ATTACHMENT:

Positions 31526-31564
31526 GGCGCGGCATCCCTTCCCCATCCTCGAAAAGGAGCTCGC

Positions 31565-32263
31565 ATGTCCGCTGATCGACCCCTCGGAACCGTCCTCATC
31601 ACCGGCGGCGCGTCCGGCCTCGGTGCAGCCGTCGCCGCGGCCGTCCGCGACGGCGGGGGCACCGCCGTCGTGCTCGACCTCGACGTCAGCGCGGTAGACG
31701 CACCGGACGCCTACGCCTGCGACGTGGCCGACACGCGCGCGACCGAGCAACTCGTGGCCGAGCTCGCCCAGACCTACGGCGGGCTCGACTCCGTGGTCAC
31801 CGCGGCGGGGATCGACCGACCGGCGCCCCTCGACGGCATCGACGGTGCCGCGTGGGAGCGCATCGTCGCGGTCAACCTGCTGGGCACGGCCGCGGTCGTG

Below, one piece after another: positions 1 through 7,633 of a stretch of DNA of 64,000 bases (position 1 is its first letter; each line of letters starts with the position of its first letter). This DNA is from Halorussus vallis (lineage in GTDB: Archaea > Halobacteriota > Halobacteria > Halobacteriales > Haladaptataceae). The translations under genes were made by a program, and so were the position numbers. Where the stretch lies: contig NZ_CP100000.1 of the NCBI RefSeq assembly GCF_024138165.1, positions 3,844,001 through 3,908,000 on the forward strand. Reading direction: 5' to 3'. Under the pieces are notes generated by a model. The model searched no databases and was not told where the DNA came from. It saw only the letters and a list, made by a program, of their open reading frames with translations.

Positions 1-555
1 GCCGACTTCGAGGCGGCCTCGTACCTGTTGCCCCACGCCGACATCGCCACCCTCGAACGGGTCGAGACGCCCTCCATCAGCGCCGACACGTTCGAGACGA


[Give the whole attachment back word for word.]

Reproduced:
Positions 31526-31564
31526 GGCGCGGCATCCCTTCCCCATCCTCGAAAAGGAGCTCGC

Positions 31565-32263
31565 ATGTCCGCTGATCGACCCCTCGGAACCGTCCTCATC
31601 ACCGGCGGCGCGTCCGGCCTCGGTGCAGCCGTCGCCGCGGCCGTCCGCGACGGCGGGGGCACCGCCGTCGTGCTCGACCTCGACGTCAGCGCGGTAGACG
31701 CACCGGACGCCTACGCCTGCGACGTGGCCGACACGCGCGCGACCGAGCAACTCGTGGCCGAGCTCGCCCAGACCTACGGCGGGCTCGACTCCGTGGTCAC
31801 CGCGGCGGGGATCGACCGACCGGCGCCCCTCGACGGCATCGACGGTGCCGCGTGGGAGCGCATCGTCGCGGTCAACCTGCTGGGCACGGCCGCGGTCGTG

Below, one piece after another: positions 1 through 7,633 of a stretch of DNA of 64,000 bases (position 1 is its first letter; each line of letters starts with the position of its first letter). This DNA is from Halorussus vallis (lineage in GTDB: Archaea > Halobacteriota > Halobacteria > Halobacteriales > Haladaptataceae). The translations under genes were made by a program, and so were the position numbers. Where the stretch lies: contig NZ_CP100000.1 of the NCBI RefSeq assembly GCF_024138165.1, positions 3,844,001 through 3,908,000 on the forward strand. Reading direction: 5' to 3'. Under the pieces are notes generated by a model. The model searched no databases and was not told where the DNA came from. It saw only the letters and a list, made by a program, of their open reading frames with translations.

Positions 1-555
1 GCCGACTTCGAGGCGGCCTCGTACCTGTTGCCCCACGCCGACATCGCCACCCTCGAACGGGTCGAGACGCCCTCCATCAGCGCCGACACGTTCGAGACGA